Dr Julia Reid MEP, who represents the South West Counties and Gibraltar, is delighted to hear that Gibraltar’s Chief Minister plans to replace the EU flag, with that of the Commonwealth, once Britain leaves the European Union.
The Chief Minister, Fabian Picardo, was addressing the 47th Regional Conference of the British Islands and Mediterranean Region [BIMR] in Gibraltar where close to 40 parliamentarians from 11 Commonwealth countries were in attendance. The theme of the conference this year was “strengthening the role of the BIMR region considering the role of small branches post-Brexit”.
Following their exit from the European Union, Gibraltar seeks to forge strong and enduring trade relationships around the world. “Relationships across the Commonwealth are what’s going to make Gibraltar strong and enduring in trade” Mr Picardo said.
Currently it is common practice for the flag of Gibraltar, the Union Flag, and the flag of the European Union to be flown on government buildings, however, to coincide with the United Kingdom’s exit from the 28-member bloc, Gibraltar will replace the flag of the European Union with that of the Commonwealth, as opposed to removing the third flag pole entirely.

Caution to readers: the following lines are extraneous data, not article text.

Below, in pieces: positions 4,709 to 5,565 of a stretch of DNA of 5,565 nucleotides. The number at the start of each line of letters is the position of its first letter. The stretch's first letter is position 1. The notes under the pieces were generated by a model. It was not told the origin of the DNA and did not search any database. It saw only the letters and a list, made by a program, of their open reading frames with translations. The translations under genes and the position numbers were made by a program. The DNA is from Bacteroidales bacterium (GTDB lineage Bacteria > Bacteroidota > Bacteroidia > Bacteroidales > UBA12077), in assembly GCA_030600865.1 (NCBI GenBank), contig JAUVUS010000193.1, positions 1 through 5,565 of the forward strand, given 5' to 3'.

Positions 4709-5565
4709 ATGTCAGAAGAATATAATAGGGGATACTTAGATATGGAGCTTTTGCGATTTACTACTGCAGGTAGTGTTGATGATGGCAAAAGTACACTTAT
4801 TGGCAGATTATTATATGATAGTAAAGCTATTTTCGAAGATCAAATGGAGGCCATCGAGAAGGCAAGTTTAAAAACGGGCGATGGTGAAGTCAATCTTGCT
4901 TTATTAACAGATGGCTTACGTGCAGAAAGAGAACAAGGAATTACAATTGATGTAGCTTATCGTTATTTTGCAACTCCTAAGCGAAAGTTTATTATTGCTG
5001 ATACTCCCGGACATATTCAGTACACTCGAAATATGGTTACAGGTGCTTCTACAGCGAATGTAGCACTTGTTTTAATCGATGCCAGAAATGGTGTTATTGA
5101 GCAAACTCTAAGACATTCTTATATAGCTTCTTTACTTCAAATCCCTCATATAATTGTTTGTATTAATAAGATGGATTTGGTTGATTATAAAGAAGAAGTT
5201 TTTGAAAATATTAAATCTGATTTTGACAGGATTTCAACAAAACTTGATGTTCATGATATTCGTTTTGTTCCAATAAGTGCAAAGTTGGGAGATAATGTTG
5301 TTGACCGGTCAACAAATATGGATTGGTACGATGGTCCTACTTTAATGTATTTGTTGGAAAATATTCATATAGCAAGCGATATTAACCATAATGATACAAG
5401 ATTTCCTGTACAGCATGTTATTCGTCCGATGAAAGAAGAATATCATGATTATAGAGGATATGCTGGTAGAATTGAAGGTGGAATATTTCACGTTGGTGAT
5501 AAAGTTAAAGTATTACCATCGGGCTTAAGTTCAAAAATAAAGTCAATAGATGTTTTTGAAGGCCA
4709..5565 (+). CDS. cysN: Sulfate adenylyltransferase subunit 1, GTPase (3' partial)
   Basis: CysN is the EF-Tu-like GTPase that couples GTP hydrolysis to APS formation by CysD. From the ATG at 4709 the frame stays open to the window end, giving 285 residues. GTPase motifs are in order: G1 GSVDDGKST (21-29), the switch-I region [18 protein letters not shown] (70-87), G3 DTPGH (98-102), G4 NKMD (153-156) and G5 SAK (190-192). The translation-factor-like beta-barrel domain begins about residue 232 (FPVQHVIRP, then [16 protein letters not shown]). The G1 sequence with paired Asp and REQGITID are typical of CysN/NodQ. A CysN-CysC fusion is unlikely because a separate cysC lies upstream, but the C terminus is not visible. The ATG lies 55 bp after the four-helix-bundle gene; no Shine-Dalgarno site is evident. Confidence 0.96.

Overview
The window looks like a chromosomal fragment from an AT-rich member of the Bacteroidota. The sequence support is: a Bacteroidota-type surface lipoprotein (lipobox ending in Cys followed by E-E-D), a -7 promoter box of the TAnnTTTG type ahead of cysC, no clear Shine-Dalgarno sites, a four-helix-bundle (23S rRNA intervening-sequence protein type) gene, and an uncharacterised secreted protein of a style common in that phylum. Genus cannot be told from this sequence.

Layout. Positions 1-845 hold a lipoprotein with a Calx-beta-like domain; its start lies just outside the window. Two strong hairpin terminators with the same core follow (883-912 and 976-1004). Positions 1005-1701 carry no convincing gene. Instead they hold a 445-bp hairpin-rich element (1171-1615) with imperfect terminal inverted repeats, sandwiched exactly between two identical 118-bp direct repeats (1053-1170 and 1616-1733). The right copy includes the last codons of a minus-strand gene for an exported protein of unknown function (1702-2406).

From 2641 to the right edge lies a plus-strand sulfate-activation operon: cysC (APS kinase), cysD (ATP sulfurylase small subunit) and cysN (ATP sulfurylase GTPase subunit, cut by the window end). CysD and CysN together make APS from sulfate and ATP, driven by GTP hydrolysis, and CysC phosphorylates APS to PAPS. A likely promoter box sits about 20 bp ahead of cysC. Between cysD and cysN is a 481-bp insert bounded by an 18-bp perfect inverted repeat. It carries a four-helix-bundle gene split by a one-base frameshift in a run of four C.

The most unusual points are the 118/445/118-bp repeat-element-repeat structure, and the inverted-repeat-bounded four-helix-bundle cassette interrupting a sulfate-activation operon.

In response, Dr Julia Reid MEP said: “I am pleased to hear of the Chief Minister’s decision and fully support it. The Gibraltarians are a proud people, proud to be British, proud of their history and proud of their heritage. Although the people of Gibraltar may not have agreed with the UK’s decision to leave the European Union, they are now moving forward and looking to securing their future by improving their relationship with the rest of the world. I think some of our MPs in Parliament could learn a thing or two from them.”
The Commonwealth of Nations, headed by Her Majesty Queen Elizabeth II, was founded in 1931 and was formally known as the British Commonwealth. It is made up of 54 member states, predominantly former members of the British Empire, and has a population of 2.3 billion, equating to around 30% of the world’s population.